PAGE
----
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Tuesday, October 2, 2012

Easy Peasy Zipper Project

Today, I'm showing off a zipper foot. Not anything crazy, but something a lot of Create Kids Couture fans and other novice sewists might not be familiar with...yet. Oh, zippers, zippers, zippers...I have heard so many people complain and cry about them, telling of completely irrational fears about zippers, but there's really nothing to be afraid of, and this is the perfect EASY little project to start getting you comfortable with the thought of using them.

School is in full swing now, and I'm always busy packing lunches. If there's one thing I hate, it's waste, and that's one of the reasons I pack my son's lunch, because most of the time when he "eats" school lunch, most of it goes in the trash. I have to pack a lunch and an afternoon snack packaged in a separate bag. He has a soft sided thermal lunch box that he takes everyday, and I had been packing his snack and drink in a quart size ziplock bag, but I hate the fact that every day that bag gets thrown out. No, I'm not one of those super crunchy mamas, but I think there are little things that we all can do to help save money and save the earth, and reusable snack bags are one of them. Even if you don't have kids to pack lunches for, you can use this tutorial to make a change purse, lined makeup bag, or any kind of zippered bag with a lining.

For this project you will need the outer cotton fabric (size depends on bag size you decide to make), inner nylon fabric (or other suitable fabric, see note below), a zipper, sewing machine with zipper foot, and thread. I chose a 7" zipper, which is a good size for a snack bag, I think, and I cut my fabrics 7" x 10".

*A note about fabrics: Not all fabrics are foodsafe, so check with the manufacturer before selecting fabric for snack bags. MOST waterproof fabrics contain lead or other toxic chemicals that can leach into food. As far I know, Nylon is the safest choice, but it is not 100% waterproof.*

Notice that the total length of the zipper is longer than 7 inches. When cutting your fabric, be sure to cut it the to the size of the actual zippered portion, in this case, 7 inches.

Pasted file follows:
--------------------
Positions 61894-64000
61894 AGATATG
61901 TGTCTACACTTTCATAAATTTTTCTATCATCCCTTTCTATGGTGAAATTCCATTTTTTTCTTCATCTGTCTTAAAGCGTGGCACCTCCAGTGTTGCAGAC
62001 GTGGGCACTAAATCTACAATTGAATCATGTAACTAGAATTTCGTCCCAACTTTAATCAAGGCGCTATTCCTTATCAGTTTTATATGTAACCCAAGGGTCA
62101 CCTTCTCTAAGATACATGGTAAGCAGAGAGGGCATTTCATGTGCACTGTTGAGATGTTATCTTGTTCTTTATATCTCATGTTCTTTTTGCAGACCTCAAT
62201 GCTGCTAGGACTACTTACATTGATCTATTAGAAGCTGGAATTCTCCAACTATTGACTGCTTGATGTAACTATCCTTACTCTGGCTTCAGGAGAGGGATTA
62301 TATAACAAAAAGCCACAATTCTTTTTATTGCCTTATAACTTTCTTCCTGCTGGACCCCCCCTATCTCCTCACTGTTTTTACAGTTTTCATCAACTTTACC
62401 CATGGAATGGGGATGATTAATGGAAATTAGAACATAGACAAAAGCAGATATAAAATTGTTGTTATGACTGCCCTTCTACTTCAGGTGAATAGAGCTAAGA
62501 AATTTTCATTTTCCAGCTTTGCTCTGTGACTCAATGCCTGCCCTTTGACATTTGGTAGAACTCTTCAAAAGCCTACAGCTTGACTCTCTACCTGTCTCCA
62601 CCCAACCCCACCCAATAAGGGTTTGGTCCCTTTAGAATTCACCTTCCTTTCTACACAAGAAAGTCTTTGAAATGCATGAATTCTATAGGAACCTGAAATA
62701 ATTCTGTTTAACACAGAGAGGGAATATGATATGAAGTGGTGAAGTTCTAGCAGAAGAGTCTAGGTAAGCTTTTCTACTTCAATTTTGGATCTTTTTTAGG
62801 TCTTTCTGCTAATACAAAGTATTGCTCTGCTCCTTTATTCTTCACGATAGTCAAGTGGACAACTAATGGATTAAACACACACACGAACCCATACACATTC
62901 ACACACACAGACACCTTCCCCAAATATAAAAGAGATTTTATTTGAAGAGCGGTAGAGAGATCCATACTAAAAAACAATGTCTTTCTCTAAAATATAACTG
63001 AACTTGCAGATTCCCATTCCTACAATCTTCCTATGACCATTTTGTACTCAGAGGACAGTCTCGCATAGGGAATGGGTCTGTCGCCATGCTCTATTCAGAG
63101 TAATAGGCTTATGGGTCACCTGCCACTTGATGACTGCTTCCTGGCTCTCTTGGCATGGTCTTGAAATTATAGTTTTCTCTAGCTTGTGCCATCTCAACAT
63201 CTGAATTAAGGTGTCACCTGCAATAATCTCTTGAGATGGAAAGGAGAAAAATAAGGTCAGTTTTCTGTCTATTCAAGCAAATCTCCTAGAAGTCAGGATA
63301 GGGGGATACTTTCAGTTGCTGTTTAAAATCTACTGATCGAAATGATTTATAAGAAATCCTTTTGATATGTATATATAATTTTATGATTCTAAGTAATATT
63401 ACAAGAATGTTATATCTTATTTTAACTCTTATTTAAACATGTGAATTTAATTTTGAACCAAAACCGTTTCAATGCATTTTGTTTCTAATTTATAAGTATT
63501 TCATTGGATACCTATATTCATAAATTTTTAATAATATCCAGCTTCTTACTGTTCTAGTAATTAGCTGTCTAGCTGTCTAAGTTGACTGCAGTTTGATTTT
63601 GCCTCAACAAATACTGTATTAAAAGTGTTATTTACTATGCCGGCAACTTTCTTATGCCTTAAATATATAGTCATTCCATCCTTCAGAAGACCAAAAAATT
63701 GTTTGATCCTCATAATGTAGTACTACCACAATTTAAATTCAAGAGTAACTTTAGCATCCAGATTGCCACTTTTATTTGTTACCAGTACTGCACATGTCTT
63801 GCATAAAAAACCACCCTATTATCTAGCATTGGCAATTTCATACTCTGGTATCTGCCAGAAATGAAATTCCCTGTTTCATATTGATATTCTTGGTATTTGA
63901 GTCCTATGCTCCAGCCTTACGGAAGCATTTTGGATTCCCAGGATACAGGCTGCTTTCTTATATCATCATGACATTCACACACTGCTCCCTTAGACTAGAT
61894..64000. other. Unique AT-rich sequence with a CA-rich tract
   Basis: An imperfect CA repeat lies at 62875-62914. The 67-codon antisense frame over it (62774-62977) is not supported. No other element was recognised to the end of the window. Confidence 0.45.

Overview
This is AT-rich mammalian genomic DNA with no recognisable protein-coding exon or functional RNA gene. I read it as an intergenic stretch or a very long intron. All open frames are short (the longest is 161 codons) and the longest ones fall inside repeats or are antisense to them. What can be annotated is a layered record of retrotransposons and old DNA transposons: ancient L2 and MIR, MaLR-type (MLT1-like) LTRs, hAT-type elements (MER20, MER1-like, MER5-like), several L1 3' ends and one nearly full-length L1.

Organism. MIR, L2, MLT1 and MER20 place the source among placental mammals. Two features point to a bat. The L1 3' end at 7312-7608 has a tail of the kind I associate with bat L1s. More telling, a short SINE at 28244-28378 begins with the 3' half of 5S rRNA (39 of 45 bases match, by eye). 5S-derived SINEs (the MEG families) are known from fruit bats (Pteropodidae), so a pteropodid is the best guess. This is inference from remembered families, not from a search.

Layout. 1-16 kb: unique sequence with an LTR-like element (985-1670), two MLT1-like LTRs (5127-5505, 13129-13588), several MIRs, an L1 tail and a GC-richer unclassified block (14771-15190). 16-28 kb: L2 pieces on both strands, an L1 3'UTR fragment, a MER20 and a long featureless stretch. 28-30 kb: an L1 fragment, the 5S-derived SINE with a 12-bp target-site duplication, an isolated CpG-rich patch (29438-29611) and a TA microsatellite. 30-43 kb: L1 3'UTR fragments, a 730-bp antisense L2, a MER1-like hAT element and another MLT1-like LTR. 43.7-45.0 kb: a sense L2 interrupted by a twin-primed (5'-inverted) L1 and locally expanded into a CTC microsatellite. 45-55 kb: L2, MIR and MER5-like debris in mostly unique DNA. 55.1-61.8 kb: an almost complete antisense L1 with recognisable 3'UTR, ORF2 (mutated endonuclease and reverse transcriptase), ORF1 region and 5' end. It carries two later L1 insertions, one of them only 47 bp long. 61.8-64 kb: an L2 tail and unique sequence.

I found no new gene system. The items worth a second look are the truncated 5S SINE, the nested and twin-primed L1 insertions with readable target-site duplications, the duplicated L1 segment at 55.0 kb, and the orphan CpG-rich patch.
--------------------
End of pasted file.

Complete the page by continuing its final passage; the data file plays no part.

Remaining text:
Lay your nylon down and align the top of the zipper to the top of the fabric as pictured, then place the outer fabric directly on top of it with the right side of the fabric facing down.  The zipper will be sandwiched in between the two fabrics. Pin in place.

Put your zipper foot on according to your machine's directions. If you are sewing to the right of the zipper as I am here, the foot needs to be attached on the left side. The zipper goes into a groove on the bottom of the foot and the foot rides on top of the zipper while the needle sews next to it. Take your time. Nylon can be tricky, slippery stuff. Sew the full length of the fabric and zipper backstitching at beginning and end.

This is what it looks like when you've finished one side. I've flipped the top fabric over and the nylon is now on the bottom. Now you can topstitch the seam, making sure the nylon is pulled down flat on the back side.

Now for the the second side. Place your nylon down again, and line your zipper up with the top and your outer fabric right side down, just like you did the first time. Pin and sew in place, then flip the outer fabric over the zipper and topstitch.

Now you should have something that looks kind of like this. Unzip your zipper half way. Do not forget this part! Take your fabrics and put like sides together, right sides facing.

Pin your fabrics on 3 sides, leaving the nylon bottom open. Sew the 3 sides, but do not sew the bottom.

Open the bottom of the nylon, reach in, and pull the outer fabric out through the open zipper. Continue pulling until you have also turned the nylon right side out.

Tuck the bottoms in 1/4 inch and sew straight across with 1/8 inch seam allowance closing the nylon bottom.

Tuck the nylon lining inside the zipper and push out all the corners.

And there you have it. A reusable snack bag. See, zippers are not that hard! You can do it!
OK, time to go pack my kid's lunch!

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